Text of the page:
Effects of Chemotherapy on Ovarian Function

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The dose-response relationship of alkylating agents, and the effect of age, is a recurring theme in studies of fertility following chemotherapy. Amenorrhea and ovarian failure occur more commonly in adult women treated with cyclophosphamide and other alkylating agents than with adolescents, with pre-pubertal females tolerating cumulative cyclophos-phamide doses as high as 25 gm/m2 [11,23].In examining protocols with common chemotherapy, 86% of women >24-30 years have been shown to have ovarian failure, compared with 28-31 % of younger women [2,23].

Due to improved survivorship from childhood cancer noted as early as the 1970s to 1980s, large cohorts of female survivors have reached the 3rd and 4th decades of life, where the risk for infertility and premature menopause has been examined. Two large studies of these survivors demonstrated elevated risks for infertility and premature menopause [9,24]. A study of 2,498 female survivors, treated between 1945 and 1975, showed a 7% deficit in fertility, compared with siblings. Between ages 21 and 25 years, survivors had a risk of premature menopause four times greater than that of siblings. Treatment-related risk factors included radiotherapy alone (RR = 3.7), alkylating agents alone (RR = 9.2) or a combination of both (RR = 27). By age 31,42 % of these women had reached menopause, compared with 5% of siblings

[9]. In a study of 719 survivors treated between 1964 and 1988,15.5% of women were unable to conceive. Women treated with abdominopelvic radiotherapy alone had a fertility deficit of 23%, compared with those treated with surgery. As with the previous study, the risk of infertility and premature menopause increased with increasing dose of abdomino-pelvic radiotherapy and amount of alkylating agent [24].

It is clear that the sterilizing effects of all alkylating agents are not equal. Mechlorethamine and procar-bazine together are perhaps the most damaging of the alkylating agents. Newer risk-adapted protocols in pediatric oncology have been developed to avoid mechlorethamine or procarbazine and to limit cumulative doses of alkylating agents, without negatively impacting the efficacy of the chemotherapy regimens. This is best illustrated by the development of risk-adapted protocols in Hodgkin disease, where avoidance of long-term toxicities is a primary study goal [25-27]. The substitution of cyclophosphamide for mechlorethamine and total dose reductions appear to have significantly reduced the risk of ovarian dysfunction [28-30].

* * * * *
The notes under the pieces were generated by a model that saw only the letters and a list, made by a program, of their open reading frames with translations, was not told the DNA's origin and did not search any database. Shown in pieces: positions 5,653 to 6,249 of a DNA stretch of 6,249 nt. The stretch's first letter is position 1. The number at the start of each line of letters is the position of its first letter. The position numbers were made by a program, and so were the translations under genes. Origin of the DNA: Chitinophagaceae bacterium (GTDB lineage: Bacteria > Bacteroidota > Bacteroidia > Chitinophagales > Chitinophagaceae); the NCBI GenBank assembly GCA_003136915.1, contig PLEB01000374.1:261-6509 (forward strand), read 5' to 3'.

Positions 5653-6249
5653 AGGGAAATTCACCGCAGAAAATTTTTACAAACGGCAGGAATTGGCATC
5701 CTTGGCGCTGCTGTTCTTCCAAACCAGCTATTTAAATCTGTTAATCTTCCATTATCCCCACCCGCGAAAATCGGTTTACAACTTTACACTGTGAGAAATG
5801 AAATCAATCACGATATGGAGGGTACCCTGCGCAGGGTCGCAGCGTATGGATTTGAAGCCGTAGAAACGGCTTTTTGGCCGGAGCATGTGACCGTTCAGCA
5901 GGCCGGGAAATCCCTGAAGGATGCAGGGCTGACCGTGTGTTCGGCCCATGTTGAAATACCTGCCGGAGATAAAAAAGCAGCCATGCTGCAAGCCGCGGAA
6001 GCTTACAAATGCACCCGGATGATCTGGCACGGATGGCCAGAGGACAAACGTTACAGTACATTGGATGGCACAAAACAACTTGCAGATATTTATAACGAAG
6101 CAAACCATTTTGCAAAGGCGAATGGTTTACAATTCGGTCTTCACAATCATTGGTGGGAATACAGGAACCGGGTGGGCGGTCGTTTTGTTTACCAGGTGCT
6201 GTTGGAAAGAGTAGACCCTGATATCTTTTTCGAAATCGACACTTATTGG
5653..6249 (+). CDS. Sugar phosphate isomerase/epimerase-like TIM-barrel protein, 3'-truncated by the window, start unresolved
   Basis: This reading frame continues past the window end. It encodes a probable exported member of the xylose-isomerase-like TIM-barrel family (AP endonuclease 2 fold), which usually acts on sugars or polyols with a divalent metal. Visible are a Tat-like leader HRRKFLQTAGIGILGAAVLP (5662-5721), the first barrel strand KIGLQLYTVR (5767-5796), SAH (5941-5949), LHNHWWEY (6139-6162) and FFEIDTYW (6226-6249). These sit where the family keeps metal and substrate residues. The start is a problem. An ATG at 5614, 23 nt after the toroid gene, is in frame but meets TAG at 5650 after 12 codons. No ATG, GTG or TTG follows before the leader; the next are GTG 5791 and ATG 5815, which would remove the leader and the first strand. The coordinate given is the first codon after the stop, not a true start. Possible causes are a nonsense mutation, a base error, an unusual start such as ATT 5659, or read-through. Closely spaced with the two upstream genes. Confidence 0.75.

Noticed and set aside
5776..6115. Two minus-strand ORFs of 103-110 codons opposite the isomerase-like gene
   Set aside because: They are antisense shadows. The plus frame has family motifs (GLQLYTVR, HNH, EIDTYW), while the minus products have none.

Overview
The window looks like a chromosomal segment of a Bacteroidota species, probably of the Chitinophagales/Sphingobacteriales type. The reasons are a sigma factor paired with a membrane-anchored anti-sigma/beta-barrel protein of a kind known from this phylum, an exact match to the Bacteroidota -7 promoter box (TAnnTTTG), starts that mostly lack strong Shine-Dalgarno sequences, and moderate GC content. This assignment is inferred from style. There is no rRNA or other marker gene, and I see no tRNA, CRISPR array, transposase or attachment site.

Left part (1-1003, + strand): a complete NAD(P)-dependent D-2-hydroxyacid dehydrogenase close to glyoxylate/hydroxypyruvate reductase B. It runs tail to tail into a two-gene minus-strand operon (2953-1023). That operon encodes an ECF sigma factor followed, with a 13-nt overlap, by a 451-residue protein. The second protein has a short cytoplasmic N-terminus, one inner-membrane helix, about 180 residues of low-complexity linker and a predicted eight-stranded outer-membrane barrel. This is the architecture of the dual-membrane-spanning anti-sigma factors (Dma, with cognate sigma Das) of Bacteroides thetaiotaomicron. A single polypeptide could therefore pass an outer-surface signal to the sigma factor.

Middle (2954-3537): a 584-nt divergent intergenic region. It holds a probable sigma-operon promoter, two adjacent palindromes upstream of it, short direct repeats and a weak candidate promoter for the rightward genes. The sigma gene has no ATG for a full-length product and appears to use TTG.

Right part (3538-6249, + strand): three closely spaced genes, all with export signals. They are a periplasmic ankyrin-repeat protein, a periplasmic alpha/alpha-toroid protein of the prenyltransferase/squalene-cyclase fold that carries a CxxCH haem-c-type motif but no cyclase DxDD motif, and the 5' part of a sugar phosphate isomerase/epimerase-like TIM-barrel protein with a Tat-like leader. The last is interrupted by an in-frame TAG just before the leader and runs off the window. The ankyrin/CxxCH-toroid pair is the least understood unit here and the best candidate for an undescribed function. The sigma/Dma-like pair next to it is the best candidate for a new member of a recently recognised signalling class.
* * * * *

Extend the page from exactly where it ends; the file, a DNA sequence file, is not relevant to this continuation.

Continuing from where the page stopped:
However, the full impact of these risk-adapted protocols is yet to be felt, with respect to long-term ovarian function. Females treated with cyclophos-phamide with or without other alkylating agents are just now reaching the age where premature menopause was noted in earlier patient cohorts treated with mechlorethamine and procarbazine (in the 1960 s-80 s). Investigators are now starting to collect data on premature menopause in this group of women.

In recent years, ifosfamide, a congener of cyclo-phosphamide, has been used for a variety of solid tumors and lymphoma. The effects of ifosfamide on reproductive function are only beginning to be evaluated. An Italian study compared the residual ovarian function and fertility of two groups of female patients treated for osteosarcoma during different time periods with the same chemotherapy (ifosfamide, methotrexate, doxorubicin, cisplatin) at the same institution. Between 1997 and 2000, a group of 31 females treated with this chemotherapy, together with an oral contraceptive (OC), was compared with a group of 90 patients treated between 1974 and 1995 with the same drugs, but without any attempt to protect ovarian function. No protective effect on ovarian function was noted with the addition of the oral contraceptives [31]. Data is now being collected on female patients treated with ifosfamide, with or without cyclophosphamide, during childhood and adolescence in North America during the 1980s and 1990s. It remains to be seen whether the gonadal toxicity of ifosfamide is similar to that already well documented with cyclophosphamide, and whether, and to what extent, the toxicity is additive in regimens where both agents are administered.

Similar to what has been done with conventional chemoradiotherapy protocols, transplant conditioning protocols without TBI are being utilized to avoid some of the associated adverse long-term sequelae. The use of high dose cyclophosphamide without TBI or other alkylating agents is associated with a lower risk of ovarian failure than conditioning regimens with TBI or multiple alkylating agents. In a study by Sanders, 100% of women (n = 15) younger than age 26 and three of nine older than age 26 who were treated with 200 mg/kg cyclophosphamide recovered normal gonadotropin levels and menstruation post-transplantation [32]. However, many transplant protocols use high doses of alkylating agents together, most commonly busulfan and cyclo-phosphamide, which are associated with similar degrees of ovarian failure in females as protocols containing TBI [19,33,34].

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